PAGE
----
(Bloomberg Opinion) — There was a time when China could cause the world to tremble by threatening its supply of rare earths. It’s long in the past.
That’s reason not to worry too much about news that Beijing is planning to ban exports of technology for refining the suite of minor metals. Such a move, if taken, is likely to backfire even more spectacularly than its previous attempts to weaponize the trade in rare earths itself.
In 2010, a dispute between China and Japan over which country owns a group of islands off the northeast coast of Taiwan caused Beijing to impose export restrictions on all 17 rare earths.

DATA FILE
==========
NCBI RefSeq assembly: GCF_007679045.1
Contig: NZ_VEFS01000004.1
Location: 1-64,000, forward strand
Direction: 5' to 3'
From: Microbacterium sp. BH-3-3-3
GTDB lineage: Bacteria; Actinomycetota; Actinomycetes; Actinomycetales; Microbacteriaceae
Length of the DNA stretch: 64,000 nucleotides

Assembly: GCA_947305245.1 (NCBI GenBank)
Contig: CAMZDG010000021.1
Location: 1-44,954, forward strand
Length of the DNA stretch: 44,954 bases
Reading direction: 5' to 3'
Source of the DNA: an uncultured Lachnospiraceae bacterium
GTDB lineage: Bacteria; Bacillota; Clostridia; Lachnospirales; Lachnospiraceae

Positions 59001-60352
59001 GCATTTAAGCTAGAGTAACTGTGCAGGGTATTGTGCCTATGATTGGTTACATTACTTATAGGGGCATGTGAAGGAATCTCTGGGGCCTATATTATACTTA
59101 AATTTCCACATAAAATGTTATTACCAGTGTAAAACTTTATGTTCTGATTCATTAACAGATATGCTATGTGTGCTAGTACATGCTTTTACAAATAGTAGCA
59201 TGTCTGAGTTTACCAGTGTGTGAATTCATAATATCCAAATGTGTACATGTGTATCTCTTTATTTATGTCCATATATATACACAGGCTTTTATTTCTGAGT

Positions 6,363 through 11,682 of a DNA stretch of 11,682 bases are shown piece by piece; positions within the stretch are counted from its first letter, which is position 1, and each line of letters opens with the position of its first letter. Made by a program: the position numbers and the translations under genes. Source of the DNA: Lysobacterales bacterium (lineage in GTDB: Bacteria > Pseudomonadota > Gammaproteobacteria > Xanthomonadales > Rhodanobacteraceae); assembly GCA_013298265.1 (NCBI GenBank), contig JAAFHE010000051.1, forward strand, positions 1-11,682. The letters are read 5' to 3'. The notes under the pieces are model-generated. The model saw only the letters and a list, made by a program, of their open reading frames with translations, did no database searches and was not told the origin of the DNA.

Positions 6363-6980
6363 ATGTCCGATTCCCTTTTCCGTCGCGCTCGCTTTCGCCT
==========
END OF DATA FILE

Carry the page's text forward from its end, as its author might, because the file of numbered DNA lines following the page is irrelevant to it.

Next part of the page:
That was a problem for Japan, which depends on elements like neodymium, dysprosium and terbium as essential components of equipment such as motors, LEDs, lasers and fuel cells.
At the time, China had a near monopoly of the world’s production of the metals. Without alternative sources of supply, Japan’s hi-tech industry would be crippled.
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